Home I Know What You Read Last Summer – E-Readers and Privacy

I Know What You Read Last Summer – E-Readers and Privacy

Since WikiLeaks released 250,000 secret U.S. government cables a little over a week ago, the world is suddenly terribly concerned about what we may or may not be reading. Some countries – and some U.S. government agencies – are blocking their people from accessing the Wikileaks site, for fear of reading.

So the EFF’s E-Book Buyer’s Guide to E-Book Privacy comes at a good time – not just for holiday shopping, but for those of us that want to read that other famous trove of classified materials, The Pentagon Papers (or, okay, perhaps read other things too) with some assurance of privacy.

EFF’s guide provides a review of the privacy policies of various e-book providers – both hardware and software makers – from the Amazon Kindle, to Google Books, to the Internet Archive. The report is based on what the policies say themselves, not on how they’re enforced in practice.

Who Tracks Your Book Searches?

Google Books logs all your search data with an IP address and will associate searches with your Google Account if logged in. Amazon also logs data about what you’ve viewed and searched for. The privacy policy for the Nook isn’t clear, according to the EFF, but Barnes & Noble logs data on searches made and pages viewed on its website.

Who Monitors What You’re Reading?

Google logs the books and pages viewed, and while Amazon does too, EFF says that the “exact parameters of information logged in unclear.” It’s not known if the Nook monitors your reading after purchase. But the other 5 e-readers in the guide – Sony Reader, FBReader, Internet Archive, the iPad, and the Adobe Content Server do not.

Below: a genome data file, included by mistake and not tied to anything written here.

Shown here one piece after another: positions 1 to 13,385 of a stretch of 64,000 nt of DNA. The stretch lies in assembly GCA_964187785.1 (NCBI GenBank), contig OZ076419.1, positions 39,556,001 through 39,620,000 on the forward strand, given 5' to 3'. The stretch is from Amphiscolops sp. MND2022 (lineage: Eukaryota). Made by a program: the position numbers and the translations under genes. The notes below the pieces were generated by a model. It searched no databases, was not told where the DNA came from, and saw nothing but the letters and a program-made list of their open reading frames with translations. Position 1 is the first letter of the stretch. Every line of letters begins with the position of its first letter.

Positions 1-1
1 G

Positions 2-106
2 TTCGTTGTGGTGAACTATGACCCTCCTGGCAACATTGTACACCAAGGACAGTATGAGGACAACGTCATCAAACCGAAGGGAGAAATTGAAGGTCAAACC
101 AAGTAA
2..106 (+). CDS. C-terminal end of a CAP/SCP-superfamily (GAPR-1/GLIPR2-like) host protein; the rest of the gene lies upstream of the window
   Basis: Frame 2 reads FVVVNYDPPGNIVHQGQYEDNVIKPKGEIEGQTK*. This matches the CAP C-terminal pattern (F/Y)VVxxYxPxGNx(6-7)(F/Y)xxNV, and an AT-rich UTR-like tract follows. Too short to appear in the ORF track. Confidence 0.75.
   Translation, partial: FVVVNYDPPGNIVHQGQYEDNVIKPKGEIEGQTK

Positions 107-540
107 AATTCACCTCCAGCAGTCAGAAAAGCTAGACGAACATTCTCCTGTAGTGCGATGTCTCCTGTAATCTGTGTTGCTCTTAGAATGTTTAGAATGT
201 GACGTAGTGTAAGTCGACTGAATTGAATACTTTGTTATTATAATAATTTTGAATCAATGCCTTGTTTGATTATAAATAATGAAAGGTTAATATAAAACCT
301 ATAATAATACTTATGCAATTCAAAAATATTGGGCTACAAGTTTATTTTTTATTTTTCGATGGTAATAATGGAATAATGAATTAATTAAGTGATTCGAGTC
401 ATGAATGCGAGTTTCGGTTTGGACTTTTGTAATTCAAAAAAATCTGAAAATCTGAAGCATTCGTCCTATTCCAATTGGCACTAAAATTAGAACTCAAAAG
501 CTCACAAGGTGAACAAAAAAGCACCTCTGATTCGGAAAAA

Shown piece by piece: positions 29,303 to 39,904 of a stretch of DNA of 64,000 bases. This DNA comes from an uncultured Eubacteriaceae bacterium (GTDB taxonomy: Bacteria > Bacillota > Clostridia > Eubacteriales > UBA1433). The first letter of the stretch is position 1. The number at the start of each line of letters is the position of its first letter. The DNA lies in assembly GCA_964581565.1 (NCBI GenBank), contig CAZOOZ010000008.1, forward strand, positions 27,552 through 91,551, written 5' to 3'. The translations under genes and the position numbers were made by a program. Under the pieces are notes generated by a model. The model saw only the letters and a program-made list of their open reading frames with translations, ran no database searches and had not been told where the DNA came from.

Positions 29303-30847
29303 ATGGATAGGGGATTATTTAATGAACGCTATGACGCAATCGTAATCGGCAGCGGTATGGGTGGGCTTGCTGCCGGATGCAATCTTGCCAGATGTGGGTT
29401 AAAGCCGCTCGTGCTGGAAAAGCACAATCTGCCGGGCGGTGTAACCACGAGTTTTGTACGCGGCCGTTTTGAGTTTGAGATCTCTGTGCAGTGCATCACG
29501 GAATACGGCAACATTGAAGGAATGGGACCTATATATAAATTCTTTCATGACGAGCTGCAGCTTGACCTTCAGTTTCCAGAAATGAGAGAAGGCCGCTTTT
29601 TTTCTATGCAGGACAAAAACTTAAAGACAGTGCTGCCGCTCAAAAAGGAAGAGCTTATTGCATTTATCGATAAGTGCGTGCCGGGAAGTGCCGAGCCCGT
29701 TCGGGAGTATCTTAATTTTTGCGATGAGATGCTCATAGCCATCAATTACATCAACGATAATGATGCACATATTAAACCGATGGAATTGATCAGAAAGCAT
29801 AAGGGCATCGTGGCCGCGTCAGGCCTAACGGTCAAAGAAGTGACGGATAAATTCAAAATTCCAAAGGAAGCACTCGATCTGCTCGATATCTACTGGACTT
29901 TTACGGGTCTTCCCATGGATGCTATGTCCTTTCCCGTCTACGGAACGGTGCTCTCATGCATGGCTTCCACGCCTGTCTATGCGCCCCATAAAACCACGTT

Who Tracks What you Buy?

Again, Google and Amazon track the purchases you make on their sites. The privacy policy is unclear for both the Nook and the Sony Reader. The iPad will keep track of purchases made on the iBookstore and via other Apple apps, but otherwise no.

With Whom Can This Data Be Shared?

The Internet Archive, FBReader, and the Adobe Content Server do not collect user-identifying information. For the other companies in EFF’s guide, law enforcement and civil litigants may get access to data, as required by law. And Google, Amazon, Barnes & Noble, Apple and Sony all share information within their own products.

In order to share information outside the company, users must opt-in with Google. Users may opt-out of having their information shared by Amazon, Apple, and Barnes & Noble for certain promotional and marketing purposes.

Can You Delete Your Data?

If you have purchased an e-book, in most cases deleting it or disassociating it from your account means – no surprise – you lose the ability to read the book. Google does allow you to remove book titles from your account and delete your search history. But other vendors do not allow you to access or delete parts of your search or purchase history.

Does It Matter?

The data that many of these e-readers gather does help them deliver a better experience in a lot of ways. iBooks needs to track the last page you’ve read, for example, if you expect it to be able to sync across devices. Amazon tracks what you search and purchase in order to make suggestions for items you might like.

But one’s reading habits, perhaps because reading has been such a private endeavor, have typically been closely guarded. We may want to disguise the fact we never finished Ulysses (I confess). We may want to disguise having read all the Twilight novels – twice – (I haven’t, I swear) or having a penchant for really low brow science fiction (no comment). And of course, we may want to read books that are politically unpopular.

You can read the full guide here.

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